Our Lord describes the last days in today’s Gospel: And then they will see the Son of Man coming in the clouds with great power and glory. And then He will send out the Angels, and gather His elect from the four winds, from the ends of the earth to the ends of Heav-en. (Mark 13:24-32) Though His Incarnation and Passion took place in historical time without any great splendor, His Second Coming will astound the Heavens and the earth. As has been earlier foretold by the Prophet Daniel, Jesus states: The sun will be darkened, and the moon will not give its light, and the stars will be falling from Heaven, and the powers in the Heavens will be shaken. He will come as the Redeemer of the world, as King, Judge and Lord of the Universe. The Fathers of the Church have taught us that He will not make a new judgment. He will summon to His tribunal those who judged Him on earth. He who remained silent at that time will refresh the memories of His persecutors who deigned to insult Christ on the Cross. He will say to them: ‘You did this to Me yet I held my peace’. There on Calvary, Christ taught mankind the meaning of Mercy. At His Second Coming all men will be obliged to submit to His reign, whether they want to or not… This is why we pray in the Creed that we believe in Him who ‘ascended into Heaven and is seated at the right hand of the Father. He will come again in glory to judge the living and the dead, and His kingdom will have no end.’ (St Cyril of Jerusalem, Catechesis 15 on the two comings of Christ) He will manifest His glory to His faithful servants and also to those who have denied Him or persecuted His followers. All humanity will be there to see the Lord as He is: There-fore God has highly exalted Him and bestowed on Him the Name which is above every name, that at the Name of Jesus every knee should bow, in Heaven and on earth and under the earth, and eve-ry tongue confess that Jesus Christ is Lord, to the glory of God the Father. (Phil 2:9-11)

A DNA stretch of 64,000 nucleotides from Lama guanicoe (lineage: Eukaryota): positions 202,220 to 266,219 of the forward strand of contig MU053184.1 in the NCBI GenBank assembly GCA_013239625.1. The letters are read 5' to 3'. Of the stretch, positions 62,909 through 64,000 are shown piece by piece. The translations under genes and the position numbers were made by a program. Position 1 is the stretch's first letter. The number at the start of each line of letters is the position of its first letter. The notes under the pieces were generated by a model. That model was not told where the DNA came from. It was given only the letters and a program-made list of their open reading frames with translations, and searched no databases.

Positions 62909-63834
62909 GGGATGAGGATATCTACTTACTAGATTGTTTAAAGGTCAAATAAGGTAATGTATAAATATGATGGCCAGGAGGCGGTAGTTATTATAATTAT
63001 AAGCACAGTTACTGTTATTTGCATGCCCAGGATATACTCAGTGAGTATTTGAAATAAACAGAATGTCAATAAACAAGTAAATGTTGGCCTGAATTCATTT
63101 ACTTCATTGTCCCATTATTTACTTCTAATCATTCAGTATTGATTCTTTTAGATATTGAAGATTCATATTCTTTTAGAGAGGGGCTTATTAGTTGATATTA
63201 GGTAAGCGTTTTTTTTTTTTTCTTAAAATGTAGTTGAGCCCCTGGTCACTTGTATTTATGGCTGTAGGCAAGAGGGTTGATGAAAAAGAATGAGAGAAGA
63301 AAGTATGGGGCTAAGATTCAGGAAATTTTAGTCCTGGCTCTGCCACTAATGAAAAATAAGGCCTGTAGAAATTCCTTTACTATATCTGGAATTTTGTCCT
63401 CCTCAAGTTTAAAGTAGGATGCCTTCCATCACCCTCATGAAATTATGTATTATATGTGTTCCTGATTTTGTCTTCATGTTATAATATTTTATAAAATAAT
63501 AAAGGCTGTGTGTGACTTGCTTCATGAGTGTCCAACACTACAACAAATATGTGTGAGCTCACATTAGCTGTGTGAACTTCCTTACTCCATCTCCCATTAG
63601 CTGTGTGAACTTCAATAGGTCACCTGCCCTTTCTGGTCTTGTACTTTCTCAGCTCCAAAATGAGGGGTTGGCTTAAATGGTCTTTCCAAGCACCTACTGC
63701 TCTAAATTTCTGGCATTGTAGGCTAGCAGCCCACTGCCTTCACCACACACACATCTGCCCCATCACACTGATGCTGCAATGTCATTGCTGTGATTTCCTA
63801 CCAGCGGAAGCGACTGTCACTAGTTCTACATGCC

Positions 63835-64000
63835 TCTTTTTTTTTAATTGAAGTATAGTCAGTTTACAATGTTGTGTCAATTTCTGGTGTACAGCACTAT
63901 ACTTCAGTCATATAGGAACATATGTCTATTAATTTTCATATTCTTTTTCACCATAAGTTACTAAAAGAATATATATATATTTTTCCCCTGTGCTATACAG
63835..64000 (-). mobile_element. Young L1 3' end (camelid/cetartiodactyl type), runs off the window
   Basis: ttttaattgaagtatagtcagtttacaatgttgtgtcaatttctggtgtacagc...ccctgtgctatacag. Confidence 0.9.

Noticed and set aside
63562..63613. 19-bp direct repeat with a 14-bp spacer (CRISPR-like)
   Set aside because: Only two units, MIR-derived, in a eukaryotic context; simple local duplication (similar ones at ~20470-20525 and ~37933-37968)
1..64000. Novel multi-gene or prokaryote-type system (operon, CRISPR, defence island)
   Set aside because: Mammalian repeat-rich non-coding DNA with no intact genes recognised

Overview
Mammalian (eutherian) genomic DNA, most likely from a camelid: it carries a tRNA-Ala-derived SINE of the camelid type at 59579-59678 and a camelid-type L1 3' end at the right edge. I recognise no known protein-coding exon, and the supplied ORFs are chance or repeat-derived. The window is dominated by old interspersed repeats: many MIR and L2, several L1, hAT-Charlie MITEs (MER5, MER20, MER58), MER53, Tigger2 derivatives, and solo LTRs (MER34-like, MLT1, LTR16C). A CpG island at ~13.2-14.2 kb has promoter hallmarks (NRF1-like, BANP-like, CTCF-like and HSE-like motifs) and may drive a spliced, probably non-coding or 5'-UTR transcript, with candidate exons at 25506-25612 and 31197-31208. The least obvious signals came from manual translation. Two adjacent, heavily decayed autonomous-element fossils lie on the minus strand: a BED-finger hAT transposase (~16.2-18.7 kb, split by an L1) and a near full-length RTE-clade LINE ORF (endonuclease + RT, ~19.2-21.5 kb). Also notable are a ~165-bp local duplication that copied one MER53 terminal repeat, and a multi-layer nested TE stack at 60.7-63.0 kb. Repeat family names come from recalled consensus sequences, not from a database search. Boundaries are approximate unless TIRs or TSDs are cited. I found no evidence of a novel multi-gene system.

Then we shall fully understand the transcendental importance of our daily struggle to follow Christ. What a treasure lies in those small details of service that we perform day after day for God and our neighbor! Jesus will reward those who prove faithful to the end. Therefore my heart is glad, and my soul rejoices; my body also dwells secure.
Waiting for the Day of the Lord: Today’s Responsorial Psalm continues: Thou dost show me the path of life; in Thy presence there is fullness of joy, in Thy right hand are pleasures for ever-more. (Responsorial Psalm, Ps 15:11)